The other nice part about the Element is they’re lighter-weight, so you don’t need a large vehicle to tow it. The same thing applies to the 19 SPX, too. We’ve got to make boating accessible and easy. We’ve had such great demand with the Element and with our new 19-foot SPX, so perhaps that’s a bit of an indicator that some of those consumers are coming back.
But I do see that as a challenge for the industry. We don’t have a great answer for it. But Brunswick does continue to want to learn not only about all our boating consumers, but also these trends and learning how to pull new buyers and customers into boating. Is there an opportunity to do boat clubs, peer-to-peer companies like Boatbound? There’s not a clear answer on how to do it, but it’s something we as an industry need to be aware of and work on.
Q: Do you think that post-recession consumers have changed?
A: I truly believe that consumers today, if they’re going to spend this type of money on a product, their expectations are just far higher than I’ve seen, as I mentioned before. I believe that’s a good thing because we should be, as an industry, striving to deliver products that operate correctly, and certainly with more versatility. They want it to be perfect. They also want the options and features on these boats. We are seeing consumers fully load these boats up with premium options.
Q: What do you think is in boating’s favor in the long term?
A: The desire to be out on the water, sharing favorite activities and great conversations with friends and family, is something deep and abiding. There are experiences a person can only have via a boat, and there’s a pride that comes in being able to share those experiences with others. I firmly believe this will continue to fuel demand.
Those of us who have chosen to live the boating lifestyle are truly blessed. My family absolutely loves being together on the water all day. It’s our special time, where Robin and I see our three kids spending time laughing, sharing stories and creating memories that will last a lifetime. I can’t think of another pastime that offers that kind of experience for the extended period you’re out on the water. That’s an advantage boating has over other discretionary buys. It’s our job at Sea Ray to continue listening to our consumers and engaging those passions.
Q: That reminds me of an article I wrote asking some people around my age who grew up boating why they don’t have a boat. All of them said they’d love to have one, but it wasn’t affordable for them.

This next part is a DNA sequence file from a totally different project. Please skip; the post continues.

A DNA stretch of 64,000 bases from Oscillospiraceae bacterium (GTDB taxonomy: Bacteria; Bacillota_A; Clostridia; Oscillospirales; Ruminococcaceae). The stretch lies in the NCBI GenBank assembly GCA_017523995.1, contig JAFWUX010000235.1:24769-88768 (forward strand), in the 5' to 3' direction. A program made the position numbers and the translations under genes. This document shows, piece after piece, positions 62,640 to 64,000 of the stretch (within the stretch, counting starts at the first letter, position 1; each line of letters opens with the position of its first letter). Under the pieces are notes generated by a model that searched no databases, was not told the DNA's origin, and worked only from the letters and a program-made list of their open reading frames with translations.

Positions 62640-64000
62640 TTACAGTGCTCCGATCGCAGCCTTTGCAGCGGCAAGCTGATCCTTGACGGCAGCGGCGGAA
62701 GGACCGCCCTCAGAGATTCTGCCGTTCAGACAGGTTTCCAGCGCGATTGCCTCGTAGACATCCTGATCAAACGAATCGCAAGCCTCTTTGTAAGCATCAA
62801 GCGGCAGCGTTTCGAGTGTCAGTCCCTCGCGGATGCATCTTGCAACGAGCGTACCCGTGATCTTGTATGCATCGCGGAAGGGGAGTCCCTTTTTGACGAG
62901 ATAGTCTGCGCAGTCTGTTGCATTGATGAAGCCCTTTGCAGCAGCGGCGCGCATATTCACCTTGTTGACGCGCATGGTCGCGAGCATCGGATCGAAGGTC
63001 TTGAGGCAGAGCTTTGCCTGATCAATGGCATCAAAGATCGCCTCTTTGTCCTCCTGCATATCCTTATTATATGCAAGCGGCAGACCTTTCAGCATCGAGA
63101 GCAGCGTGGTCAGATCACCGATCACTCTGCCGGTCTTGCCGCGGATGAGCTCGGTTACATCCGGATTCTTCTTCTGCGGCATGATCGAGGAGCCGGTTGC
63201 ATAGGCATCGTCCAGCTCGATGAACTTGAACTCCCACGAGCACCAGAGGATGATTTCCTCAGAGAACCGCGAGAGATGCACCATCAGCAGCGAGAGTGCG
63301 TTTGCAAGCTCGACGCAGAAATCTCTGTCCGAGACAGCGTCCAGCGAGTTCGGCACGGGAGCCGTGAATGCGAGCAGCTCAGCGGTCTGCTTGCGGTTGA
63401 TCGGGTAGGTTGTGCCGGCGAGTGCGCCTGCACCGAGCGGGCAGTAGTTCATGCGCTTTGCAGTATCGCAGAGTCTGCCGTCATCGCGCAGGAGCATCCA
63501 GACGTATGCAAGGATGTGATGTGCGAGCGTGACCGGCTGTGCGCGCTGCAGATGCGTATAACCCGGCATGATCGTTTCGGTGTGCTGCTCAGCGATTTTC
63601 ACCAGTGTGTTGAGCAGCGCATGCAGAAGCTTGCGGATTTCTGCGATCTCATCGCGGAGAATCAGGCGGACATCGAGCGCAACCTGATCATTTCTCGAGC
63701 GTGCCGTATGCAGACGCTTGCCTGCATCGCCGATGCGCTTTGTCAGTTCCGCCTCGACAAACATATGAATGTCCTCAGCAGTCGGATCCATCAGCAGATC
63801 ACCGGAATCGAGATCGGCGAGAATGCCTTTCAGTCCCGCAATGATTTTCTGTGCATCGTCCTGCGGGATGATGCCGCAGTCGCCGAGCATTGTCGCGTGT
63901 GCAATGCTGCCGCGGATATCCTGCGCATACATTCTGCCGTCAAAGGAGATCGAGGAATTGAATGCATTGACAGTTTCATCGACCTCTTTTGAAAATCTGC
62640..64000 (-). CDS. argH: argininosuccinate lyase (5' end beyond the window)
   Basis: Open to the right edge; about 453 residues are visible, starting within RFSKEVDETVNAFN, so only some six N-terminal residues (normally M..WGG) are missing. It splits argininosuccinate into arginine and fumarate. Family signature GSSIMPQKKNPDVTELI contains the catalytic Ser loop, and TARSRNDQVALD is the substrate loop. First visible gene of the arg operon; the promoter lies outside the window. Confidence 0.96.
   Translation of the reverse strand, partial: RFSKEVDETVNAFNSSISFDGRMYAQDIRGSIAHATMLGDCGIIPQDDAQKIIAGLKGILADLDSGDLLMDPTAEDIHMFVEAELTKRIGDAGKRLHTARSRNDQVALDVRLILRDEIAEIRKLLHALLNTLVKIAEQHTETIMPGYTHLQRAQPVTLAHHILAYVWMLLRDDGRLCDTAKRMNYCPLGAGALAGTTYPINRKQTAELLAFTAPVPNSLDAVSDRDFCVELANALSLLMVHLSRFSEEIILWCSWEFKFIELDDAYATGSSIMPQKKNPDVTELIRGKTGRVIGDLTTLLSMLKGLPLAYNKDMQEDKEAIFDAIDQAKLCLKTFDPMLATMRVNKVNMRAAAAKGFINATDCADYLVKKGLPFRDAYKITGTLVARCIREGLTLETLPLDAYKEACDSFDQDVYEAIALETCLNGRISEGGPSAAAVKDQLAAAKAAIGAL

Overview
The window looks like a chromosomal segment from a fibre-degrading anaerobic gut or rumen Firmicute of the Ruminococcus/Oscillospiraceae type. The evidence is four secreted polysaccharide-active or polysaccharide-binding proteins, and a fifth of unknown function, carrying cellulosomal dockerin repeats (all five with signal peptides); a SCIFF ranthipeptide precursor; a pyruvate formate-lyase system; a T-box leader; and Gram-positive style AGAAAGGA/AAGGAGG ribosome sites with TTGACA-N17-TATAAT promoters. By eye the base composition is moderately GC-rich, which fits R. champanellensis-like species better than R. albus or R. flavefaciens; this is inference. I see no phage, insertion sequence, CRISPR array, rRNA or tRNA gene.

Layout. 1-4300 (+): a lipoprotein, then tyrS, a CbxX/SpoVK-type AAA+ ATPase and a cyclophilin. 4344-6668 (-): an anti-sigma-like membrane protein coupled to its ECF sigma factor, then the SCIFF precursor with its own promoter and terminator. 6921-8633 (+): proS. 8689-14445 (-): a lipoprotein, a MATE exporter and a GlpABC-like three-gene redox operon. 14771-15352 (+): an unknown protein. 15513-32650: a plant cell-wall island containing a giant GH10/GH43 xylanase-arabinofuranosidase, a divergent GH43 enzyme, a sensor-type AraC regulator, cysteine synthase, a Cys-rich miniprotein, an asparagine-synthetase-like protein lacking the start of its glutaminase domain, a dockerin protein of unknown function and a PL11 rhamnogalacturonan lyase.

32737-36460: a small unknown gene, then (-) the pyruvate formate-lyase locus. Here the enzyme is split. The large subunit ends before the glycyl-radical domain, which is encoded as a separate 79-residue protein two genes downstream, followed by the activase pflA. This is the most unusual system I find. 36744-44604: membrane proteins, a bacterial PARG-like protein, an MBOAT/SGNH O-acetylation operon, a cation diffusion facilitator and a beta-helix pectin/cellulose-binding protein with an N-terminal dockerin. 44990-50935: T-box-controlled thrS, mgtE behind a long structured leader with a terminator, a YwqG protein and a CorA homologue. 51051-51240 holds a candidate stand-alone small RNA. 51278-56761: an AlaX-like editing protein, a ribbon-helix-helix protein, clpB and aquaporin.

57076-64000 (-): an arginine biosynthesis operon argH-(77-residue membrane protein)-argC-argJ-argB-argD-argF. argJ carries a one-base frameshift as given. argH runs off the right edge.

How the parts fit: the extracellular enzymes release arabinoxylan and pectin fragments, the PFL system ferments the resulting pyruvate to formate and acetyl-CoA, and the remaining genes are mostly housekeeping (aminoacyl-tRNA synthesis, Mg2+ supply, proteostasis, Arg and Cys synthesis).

A: I love having those conversations with people who were born and raised boating, and they will tell me, ‘Hey, my dad had a Sea Ray, and we spent nights on the boat, cruising up and down the coast,’ and sometimes they find that in a new stage of life. They’ll be back.
There are price points out there for everybody. The Element is the leader in that segment. But it is a long-term challenge for the industry, there’s no question about it. There’s no easy answer, and I think we as an industry need to continue to do everything we can to attract new buyers.
Q: To that end, Bayliner recently acquired Heyday boats and the Wake Tractor, which hits a totally new price point in the very popular ski and wake segment. I saw some people mentioning they’re not crazy about the hull design, but the point of that boat seems to be that it can create a wake with the shape of its hull.
A: Absolutely. And that fits perfectly with the Bayliner brand. Here you have a surf boat where you don’t have to have all the expensive equipment to be able to go out on the water and surf. We need to continue to bring innovation and technology like that to the market — those things that attract a younger generation, or those who are not looking to spend as much money on a boat, but are looking to wakesurf or wakeboard, or just get out on the water with family or friends. The response I’ve seen to it is that it’s a great value towboat. Bayliner just celebrated its 60th anniversary in Nashville in Opryland. The dealers are very excited. It’s a great opportunity for them to expand into a new segment of the market that is doing very well. It’s a nice profit opportunity for them.
Q: I really appreciate your time. Is there anything you would like to add to this discussion?
A: Thank you for the opportunity to share some of our developments with you. I can assure you that the boating community will continue to be excited about the Sea Ray and Bayliner brands.
This article originally appeared in the November 2016 issue.